B. District Court Proceedings

Kendall filed a counseled complaint against the VA alleging that: (1) he was discriminated against on the basis of his disability when Bay Pines failed to hire him for the engineering technician position and then terminated him from the housekeeping position; and (2) his termination was retaliation for requesting a reasonable accommodation.

The district court granted the VA's motion for summary judgment on all of Kendall's claims. As to the engineering technician position, the district court determined that Kendall had established a prima facie case of disability discrimination under the Rehabilitation Act, but he had not shown that the VA's legitimate, nondiscriminatory reason for selecting Hanby was pretext. As to Kendall's failure-to-accommodate claim, the district court concluded that Kendall had not established a prima facie case because it was undisputed that Kendall could not perform essential functions of the housekeeping position—mopping floors—and thus he was not a “qualified individual.” The district court further concluded that because Kendall admitted that mopping floors was an essential function of his housekeeping position, he also could not establish a prima facie case of discriminatory termination from that position. Finally, as to Kendall's retaliation claim, the district court concluded that Kendall had not presented evidence that his termination from the housekeeping position was pretext for illegal retaliation.


On appeal, Kendall challenges the district court's entry of summary judgment in favor of the VA on his failure-to-hire and failure-to-accommodate claims.1 For the reasons that follow, we affirm.2

A. Discriminatory Failure-to-Hire Claim

The district court properly granted the VA's motion for summary judgment as to Kendall's failure-to-hire claim arising out of his non-selection for the engineering technician position. Even assuming that the district court correctly concluded that Kendall established a prima facie case of disability discrimination, the VA presented legitimate, nondiscriminatory reasons for its decision to select Hanby over plaintiff Kendall. Specifically, Charlton, who made the ultimate hiring decision, concluded that Hanby had a more stable employment history and was already familiar with the facility and people at Bay Pines. Kendall failed to produce evidence showing that those reasons were mere pretexts for disability discrimination. See McDonnell Douglas Corp. v. Green, 411 U.S. 792, 802, 93 S.Ct. 1817, 1824, 36 L.Ed.2d 668 (1973).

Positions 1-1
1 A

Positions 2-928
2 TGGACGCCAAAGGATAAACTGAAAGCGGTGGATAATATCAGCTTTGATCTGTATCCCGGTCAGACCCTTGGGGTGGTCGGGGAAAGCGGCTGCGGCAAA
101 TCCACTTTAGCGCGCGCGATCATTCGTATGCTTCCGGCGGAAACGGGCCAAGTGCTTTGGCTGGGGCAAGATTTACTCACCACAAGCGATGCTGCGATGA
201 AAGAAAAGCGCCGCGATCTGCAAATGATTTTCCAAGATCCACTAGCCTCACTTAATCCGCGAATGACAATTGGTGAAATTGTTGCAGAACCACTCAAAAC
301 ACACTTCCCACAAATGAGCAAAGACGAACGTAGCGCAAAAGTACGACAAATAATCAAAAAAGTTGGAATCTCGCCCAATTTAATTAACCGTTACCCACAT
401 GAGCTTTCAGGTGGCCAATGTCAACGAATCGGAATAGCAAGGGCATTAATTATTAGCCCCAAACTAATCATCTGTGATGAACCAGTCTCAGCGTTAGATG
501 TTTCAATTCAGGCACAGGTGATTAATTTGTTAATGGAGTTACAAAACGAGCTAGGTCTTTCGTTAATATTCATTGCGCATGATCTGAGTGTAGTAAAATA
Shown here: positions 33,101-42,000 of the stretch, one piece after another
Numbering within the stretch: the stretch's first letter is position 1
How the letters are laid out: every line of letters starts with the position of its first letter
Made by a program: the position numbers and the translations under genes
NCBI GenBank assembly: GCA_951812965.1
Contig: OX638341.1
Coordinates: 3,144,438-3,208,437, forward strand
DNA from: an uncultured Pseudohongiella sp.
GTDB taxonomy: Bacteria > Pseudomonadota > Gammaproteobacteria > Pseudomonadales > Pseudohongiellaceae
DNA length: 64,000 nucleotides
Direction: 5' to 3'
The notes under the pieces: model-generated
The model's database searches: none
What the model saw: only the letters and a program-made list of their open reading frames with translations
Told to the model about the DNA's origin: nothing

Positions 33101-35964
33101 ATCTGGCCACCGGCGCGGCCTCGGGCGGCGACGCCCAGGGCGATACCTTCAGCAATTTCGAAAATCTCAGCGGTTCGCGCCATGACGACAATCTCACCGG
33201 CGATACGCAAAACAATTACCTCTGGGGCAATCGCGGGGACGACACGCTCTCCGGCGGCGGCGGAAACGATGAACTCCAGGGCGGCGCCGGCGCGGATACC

Plaintiff Kendall makes much of the fact that Hanby's application appeared to be incomplete and did not, on its face, indicate that she was eligible for the engineering technician position. While it is true that several of the VA's HR officials indicated that Hanby's application appeared incomplete and that they could not tell from her application how Hanby was certified as eligible, this alone does not demonstrate pretext.3 First, none of the HR officials testified that Hanby was unqualified or should not have been certified as eligible for the position. In fact, Bonnie Wax and Curt Lichtenberg specifically noted that, based on the work experience reflected on her application, Hanby was qualified for the position.

Second, even assuming that a question exists as to whether HR should have deemed Hanby qualified, this does not undermine the purported nondiscriminatory reasons articulated by Charlton. HR officials pre-screened the applicants and sent five or six applications to Charlton for his consideration. The undisputed evidence showed that once a candidate was determined to be eligible and qualified by HR, the selecting official—Charlton—was free to choose among those qualified individuals. A potential mistake by an HR official in deeming Hanby qualified does not indicate that Charlton's purported reasons for choosing Hanby over plaintiff Kendall were false. Even assuming arguendo that Hanby may have been objectively ineligible for the position, this does nothing to call into question Charlton's subjective, good-faith belief that Hanby was eligible and that she was the better candidate. See Alvarez v. Royal Atl. Developers of Fla., Inc., 610 F.3d 1253, 1266 (11th Cir. 2010) (explaining that the pretext inquiry centers on the employer's beliefs, not the employee's beliefs or “reality as it exists outside of the decision maker's head”). In this way, plaintiff Kendall has failed to meet the VA's reasons for hiring Hanby rather than Kendall head on and rebut them. See Holland v. Gee, 677 F.3d 1047, 1055 (11th Cir. 2012) (providing that to show pretext, a plaintiff “cannot recast the reason but must meet it head on and rebut it” (quotation marks omitted)).